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Festivals Toolkit: Event Management

Effective event management requires an overview of the whole organisation of the event to ensure that all those involved in the organisation of the event, internally and externally, know what is going on, where, when and how, and what needs to happen if things don't go to plan.
festivals image event management

A basic Event Plan should include the following:

  • Event Organisation
  • Event Management
  • Risk Assessment
  • Emergency Management
  • Major Emergency Reporting
  • Media Handling

A Site Plan should include the following:

  • A detailed site map/plan
  • Details of preparing the site to getting off site
  • Greenfield sites and issues of audience safety/comfort
  • Security – legislative context; training
  • Transport: travel/signage; parking (local impacts)
  • Logistics plan
  • Health & safety
  • Catering

Ensure you have a back-up plan for every contingency!

The weather can be a determining factor in an event's success/failure. Getting correct information prior to the event will allow you to implement contingency plans where necessary.

Whilst you cannot change the weather, you can organise around the weather by getting information in advance.

Check online local forecasts at:

Event Manual or Management Plan
Like the process of assessing risks associated with the event, the formation of an Event Manual or Management Plan is based on common sense and planning. If you have been systematic in your planning, you will already have compiled much of the Event Manual document content. Check that you have included the following:

  • Your definition of the aims and objectives for your event
  • The structure of your event management team
  • The names and contact numbers (mobiles) of your Event Manager and Event Safety Coordinator and others who must be contactable at all times
  • A list of the component parts of your event e.g. detailed programme for the day(s)
  • Paragraphs detailing how each component is to be managed. Within these sections it is good practice to include copies of contracts with artists and suppliers as these should contain important information such as get-in/get-out times, financial information and how they are to be paid, what equipment they will bring with them, copies of any public indemnity insurance, what you are due to supply and where from (and who will collect and return any hired/borrowed equipment) and your own insurance certificates and relevant licenses
  • Risk Assessments for your event and all associated activities
  • Emergency handling procedures

This document will be very useful in the potential absence of the event organiser and could enable the event team to proceed with the event in the way that the organiser originally intended. If you approach your Plan on this basis, it should become clear to you how much detail you need to include in the document. It is at this stage in your planning that you will need to ensure you have enough knowledge and expertise to manage your event safely and effectively and to take appropriate action to cover any gaps that may be identified.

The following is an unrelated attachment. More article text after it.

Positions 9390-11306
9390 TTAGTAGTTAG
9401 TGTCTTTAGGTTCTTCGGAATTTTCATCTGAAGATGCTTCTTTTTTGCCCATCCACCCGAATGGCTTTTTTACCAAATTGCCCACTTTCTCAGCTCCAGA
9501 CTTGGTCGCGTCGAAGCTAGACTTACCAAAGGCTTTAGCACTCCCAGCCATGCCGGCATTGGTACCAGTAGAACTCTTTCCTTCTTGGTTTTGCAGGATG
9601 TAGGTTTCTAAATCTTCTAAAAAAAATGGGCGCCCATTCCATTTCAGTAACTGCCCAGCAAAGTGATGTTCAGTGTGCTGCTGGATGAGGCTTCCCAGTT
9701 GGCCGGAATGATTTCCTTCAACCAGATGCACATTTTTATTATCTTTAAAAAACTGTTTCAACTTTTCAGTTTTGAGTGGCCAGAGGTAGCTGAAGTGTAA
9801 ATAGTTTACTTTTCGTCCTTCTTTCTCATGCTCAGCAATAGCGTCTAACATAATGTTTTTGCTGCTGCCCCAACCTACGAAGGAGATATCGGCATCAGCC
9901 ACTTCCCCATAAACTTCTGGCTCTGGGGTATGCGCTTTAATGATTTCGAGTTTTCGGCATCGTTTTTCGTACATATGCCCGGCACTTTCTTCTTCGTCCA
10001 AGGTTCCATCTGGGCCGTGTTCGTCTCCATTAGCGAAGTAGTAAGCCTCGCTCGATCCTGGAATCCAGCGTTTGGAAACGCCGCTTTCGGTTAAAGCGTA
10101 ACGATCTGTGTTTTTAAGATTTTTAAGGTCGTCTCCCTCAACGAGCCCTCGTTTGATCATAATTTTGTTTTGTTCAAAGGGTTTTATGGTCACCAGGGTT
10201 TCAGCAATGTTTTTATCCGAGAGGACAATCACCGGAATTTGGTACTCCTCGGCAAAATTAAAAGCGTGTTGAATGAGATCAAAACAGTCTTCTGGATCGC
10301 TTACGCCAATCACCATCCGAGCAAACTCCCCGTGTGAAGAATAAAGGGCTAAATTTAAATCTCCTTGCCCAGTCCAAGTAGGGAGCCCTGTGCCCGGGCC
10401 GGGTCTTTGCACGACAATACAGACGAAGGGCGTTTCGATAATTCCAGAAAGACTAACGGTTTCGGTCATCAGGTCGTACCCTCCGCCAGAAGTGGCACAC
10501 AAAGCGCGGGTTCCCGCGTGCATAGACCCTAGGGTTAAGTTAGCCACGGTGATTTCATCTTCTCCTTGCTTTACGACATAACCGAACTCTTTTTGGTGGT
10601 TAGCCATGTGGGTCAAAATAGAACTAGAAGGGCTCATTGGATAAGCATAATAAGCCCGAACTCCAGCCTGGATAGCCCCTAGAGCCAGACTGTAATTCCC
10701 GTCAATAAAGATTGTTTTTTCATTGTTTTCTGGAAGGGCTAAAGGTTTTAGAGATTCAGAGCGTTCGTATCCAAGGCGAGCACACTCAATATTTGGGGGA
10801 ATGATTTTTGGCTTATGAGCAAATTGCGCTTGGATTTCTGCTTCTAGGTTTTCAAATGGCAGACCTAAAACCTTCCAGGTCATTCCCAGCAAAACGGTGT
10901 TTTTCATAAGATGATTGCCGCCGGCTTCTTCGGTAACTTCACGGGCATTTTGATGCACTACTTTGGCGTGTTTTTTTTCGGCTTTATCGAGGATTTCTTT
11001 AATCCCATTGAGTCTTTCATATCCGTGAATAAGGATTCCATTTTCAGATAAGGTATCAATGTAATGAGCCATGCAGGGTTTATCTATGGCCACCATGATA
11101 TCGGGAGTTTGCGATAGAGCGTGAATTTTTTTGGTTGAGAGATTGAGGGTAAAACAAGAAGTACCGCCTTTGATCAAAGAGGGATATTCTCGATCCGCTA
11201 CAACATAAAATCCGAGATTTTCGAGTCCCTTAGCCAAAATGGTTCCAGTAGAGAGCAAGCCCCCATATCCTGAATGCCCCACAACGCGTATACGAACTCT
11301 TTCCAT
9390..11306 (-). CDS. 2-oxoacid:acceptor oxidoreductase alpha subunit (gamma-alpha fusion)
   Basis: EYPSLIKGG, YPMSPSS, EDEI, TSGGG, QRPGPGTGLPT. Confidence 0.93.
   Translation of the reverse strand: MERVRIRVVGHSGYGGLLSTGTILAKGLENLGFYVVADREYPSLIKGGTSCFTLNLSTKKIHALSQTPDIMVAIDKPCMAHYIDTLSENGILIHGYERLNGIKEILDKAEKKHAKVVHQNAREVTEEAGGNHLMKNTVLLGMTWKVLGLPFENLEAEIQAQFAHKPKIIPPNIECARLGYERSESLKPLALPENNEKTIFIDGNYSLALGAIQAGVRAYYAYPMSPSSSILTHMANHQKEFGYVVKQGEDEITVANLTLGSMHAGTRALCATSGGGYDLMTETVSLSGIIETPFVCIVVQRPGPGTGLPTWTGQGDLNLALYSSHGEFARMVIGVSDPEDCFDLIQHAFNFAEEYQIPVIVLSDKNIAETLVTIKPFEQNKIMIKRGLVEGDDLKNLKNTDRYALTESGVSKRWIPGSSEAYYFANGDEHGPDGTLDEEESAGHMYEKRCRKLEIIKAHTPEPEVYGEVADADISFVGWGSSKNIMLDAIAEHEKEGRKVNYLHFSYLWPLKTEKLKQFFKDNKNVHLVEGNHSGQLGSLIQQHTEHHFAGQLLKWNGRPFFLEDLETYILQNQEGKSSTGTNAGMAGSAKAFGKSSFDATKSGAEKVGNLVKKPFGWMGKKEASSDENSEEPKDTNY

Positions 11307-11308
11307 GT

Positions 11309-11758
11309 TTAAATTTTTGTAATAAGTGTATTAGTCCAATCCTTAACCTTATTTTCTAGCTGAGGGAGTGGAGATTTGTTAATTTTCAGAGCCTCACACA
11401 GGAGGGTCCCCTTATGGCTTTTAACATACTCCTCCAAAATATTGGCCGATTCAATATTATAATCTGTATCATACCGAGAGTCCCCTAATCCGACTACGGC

Unless you are organising a very simple event on a very small scale, it is likely that you will need to contact a number of outside agencies to ensure that you have all the information you need and that you are not proceeding without necessary permissions and licenses (when obtained these too should be copied and included in your Event Manual). Once you have taken the necessary advice and ensured there are no objections to the event, you will be in a position to complete your written Event Manual. You will then be ready to proceed with the practical work required to:

  • Meet the aims and objectives of your original event definition
  • Ensure you manage each component of the event in accordance with your Management Plan
  • Ensure you manage the event in accordance with the control measures defined in your Risk Assessments

When completed, and it is likely to take several days, the finished Event Manual should be copied and distributed as appropriate to staff who will work on the site and by arrangement to any emergency services. You will have determined before so doing whether the whole manual is to be distributed or just parts of it. For example, information concerning artists’ contracts should only be shared with a limited number of people.

Further information:

  • A Practical Event Planning Guide by Tourism North East is available to download from the related documents section below
  • Event Planning Guide by Canterbury City Council

Related documents

The following document is in Word format. You can download software to view Word documents for free from the Word viewer page (opens in a new window) of the Microsoft website.

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